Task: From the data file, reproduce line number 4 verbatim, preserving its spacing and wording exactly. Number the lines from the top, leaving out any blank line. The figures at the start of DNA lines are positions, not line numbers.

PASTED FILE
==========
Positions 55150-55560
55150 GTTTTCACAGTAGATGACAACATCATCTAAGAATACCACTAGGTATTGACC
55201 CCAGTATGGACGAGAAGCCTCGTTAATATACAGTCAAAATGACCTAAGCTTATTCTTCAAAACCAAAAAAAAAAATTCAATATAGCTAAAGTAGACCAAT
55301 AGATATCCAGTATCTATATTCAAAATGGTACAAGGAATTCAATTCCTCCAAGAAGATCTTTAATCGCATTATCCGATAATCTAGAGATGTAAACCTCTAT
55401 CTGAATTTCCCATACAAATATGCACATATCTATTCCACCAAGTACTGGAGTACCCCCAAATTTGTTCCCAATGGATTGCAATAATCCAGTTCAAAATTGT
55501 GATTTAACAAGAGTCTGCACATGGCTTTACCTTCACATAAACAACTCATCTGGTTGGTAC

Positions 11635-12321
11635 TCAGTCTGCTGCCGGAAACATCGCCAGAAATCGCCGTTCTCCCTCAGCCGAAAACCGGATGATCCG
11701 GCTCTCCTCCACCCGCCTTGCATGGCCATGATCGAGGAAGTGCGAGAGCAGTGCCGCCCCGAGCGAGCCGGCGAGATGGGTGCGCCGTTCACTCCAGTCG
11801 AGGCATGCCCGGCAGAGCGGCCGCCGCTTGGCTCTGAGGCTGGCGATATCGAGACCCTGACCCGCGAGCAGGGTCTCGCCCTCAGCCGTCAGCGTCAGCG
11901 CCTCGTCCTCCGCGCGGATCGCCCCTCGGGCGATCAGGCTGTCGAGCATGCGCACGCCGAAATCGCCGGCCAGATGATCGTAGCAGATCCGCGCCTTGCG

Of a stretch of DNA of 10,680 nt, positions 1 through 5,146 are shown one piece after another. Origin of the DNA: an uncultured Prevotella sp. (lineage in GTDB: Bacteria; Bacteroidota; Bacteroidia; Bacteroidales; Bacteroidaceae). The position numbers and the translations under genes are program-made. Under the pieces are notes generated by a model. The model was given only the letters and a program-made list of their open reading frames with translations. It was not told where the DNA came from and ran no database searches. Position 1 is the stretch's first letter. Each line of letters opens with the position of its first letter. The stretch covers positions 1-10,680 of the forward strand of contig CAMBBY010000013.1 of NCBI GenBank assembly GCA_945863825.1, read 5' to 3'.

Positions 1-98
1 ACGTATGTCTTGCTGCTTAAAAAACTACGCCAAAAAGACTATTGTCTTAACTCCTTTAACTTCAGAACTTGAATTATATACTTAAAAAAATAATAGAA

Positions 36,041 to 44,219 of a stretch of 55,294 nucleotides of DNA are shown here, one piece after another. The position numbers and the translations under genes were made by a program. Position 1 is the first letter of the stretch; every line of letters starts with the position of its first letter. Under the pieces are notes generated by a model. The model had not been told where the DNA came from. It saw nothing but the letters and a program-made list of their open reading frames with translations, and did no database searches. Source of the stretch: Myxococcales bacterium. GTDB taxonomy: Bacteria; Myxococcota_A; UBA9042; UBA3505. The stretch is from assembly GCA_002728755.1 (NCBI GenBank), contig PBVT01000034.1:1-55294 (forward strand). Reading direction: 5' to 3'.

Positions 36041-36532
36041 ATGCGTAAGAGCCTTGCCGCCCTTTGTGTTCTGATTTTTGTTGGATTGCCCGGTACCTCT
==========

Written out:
55301 AGATATCCAGTATCTATATTCAAAATGGTACAAGGAATTCAATTCCTCCAAGAAGATCTTTAATCGCATTATCCGATAATCTAGAGATGTAAACCTCTAT